In Riyadh, General Johnston noted that there had been 54 Scud firings since the war began Jan. 17, but that the rate had gone from 35 in the first week, to 18 in the second, to only one in the first half of the third week. But within the hour after he had spoken, the new Scud launch from Iraq sent Israelis scurrying to bomb and poison gas shelters.

The allies' most enthusiastic claim of success in "a most satisfactory" 24 hours, as Captain Irving put it, was the virtual elimination of Iraq's naval fleet capable of launching missiles, essentially taking them out of the war.

General Johnston echoed that sentiment, remarking: "The conclusion is clearly that the Iraqi naval forces are considered to be combat-ineffective."

In Washington, Lt. Gen. Thomas Kelly proclaimed that, after the naval war successes, allied forces could now claim to have knocked out two of the three parts of the Iraqi military: on the seas and in the skies. The focus now, he and other leaders said, was on the dug-in ground forces massed along the Iraqi and Kuwaiti borders.

But the emphasis in that phase of the war yesterday was on air strikes, not ground combat, other than the short fight between tanks of Qatar and Iraq when the Iraqi vehicles tried -- reportedly without success -- to penetrate the border. "There is not a significant amount of activity along the border at this time," General Johnston reported.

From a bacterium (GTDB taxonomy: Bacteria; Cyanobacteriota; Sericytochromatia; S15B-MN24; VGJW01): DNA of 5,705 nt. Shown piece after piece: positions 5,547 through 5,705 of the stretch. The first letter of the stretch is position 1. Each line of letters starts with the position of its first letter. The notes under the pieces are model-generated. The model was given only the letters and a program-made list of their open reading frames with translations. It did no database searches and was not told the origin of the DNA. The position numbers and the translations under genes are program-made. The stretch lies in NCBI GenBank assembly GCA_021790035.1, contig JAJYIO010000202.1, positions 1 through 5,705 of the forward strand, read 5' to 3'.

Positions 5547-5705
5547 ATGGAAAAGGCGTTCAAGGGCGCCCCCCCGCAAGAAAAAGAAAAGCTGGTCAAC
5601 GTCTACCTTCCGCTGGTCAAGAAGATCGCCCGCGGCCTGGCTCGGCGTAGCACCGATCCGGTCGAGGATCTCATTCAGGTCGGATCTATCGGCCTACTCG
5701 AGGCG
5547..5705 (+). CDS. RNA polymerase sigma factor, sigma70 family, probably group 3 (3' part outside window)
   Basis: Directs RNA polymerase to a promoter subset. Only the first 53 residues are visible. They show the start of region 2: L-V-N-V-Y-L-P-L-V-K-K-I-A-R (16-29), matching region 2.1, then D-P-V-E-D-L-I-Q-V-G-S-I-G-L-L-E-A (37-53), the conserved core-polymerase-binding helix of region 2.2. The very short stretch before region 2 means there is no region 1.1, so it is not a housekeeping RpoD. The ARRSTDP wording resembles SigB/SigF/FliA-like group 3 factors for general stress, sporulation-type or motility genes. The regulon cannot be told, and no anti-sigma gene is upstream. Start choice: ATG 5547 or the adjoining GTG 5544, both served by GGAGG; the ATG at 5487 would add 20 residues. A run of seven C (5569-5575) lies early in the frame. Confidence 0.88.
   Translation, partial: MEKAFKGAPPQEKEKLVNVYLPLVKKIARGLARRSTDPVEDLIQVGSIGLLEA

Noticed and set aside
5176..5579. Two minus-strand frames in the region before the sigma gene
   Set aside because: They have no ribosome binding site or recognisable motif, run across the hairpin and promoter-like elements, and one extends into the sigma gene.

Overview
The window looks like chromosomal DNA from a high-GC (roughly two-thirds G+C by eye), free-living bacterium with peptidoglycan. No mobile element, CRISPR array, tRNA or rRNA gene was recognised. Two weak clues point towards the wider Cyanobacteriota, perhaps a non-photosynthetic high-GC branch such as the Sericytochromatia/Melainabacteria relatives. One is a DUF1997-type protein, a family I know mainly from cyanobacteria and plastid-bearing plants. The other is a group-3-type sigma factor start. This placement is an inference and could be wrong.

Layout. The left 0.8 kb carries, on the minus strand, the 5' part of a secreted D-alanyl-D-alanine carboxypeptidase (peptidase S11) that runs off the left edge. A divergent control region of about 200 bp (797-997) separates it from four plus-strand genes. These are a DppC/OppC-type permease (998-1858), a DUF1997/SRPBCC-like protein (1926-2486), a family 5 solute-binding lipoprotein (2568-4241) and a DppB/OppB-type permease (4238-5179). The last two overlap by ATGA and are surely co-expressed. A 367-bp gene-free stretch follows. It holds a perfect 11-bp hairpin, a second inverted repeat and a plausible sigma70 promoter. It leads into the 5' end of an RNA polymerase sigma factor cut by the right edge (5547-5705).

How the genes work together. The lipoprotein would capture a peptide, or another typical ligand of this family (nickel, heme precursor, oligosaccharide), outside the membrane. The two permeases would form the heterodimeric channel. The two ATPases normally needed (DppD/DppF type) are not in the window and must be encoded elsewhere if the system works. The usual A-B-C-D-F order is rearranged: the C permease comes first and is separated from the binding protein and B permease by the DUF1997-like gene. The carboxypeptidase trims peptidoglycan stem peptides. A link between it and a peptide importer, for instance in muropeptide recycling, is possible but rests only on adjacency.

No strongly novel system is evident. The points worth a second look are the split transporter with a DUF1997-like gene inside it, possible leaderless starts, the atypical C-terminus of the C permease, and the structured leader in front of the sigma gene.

Allied officials also proclaimed the ouster, capture or killing of all Iraqi troops who had stormed into the town of Khafji. The town "is fully under Saudi control today," according to Col. Ahmed Al-Roboyan of the joint Arab forces. A total of 429 Iraqis were taken prisoner there, 30 were killed and 37 wounded, he said.

The light ground activity in the area where the two sides' armies face each other across a few miles suggested to U.S. authorities that Iraq was not readying new cross-border strikes into Saudi Arabia.

General Johnston summed up: "I would certainly say that there is no indication of any substantial gathering of units that would reflect any kind of offensive initiative on the part of the Iraqi forces."

In Washington, Defense Secretary Dick Cheney virtually invited Iraqi leaders to send their army into new ground encounters, saying that the experience in Khafji demonstrated that such an adventure would end in disaster for Iraq's troops.

What had happened in Khafji, Mr. Cheney said, was that Iraqi President Saddam Hussein let his troops out of their bunkers "to strike out at us," but in doing so made "himself vulnerable to our air. And if he does that again, I think we'll win again. . . . Any time he wants to do that, we're happy to accommodate him."

At the Pentagon, General Kelly told reporters that "it would be a serious mistake to think that the Iraqi army was in a state of disarray north of the border at this time. It remains a capable force, one that we can't take lightly."

With the allied air strikes shifting increasingly to the southern border areas, authorities were stressing the importance of aerial bombardment to soften up the elite Republican Guard in particular, before any allied assault into Kuwait. "They're clearly the linchpin of the Iraqi capability," General Johnston told reporters in Riyadh, "and it is reasonable to expect that we'd go after them as a high priority."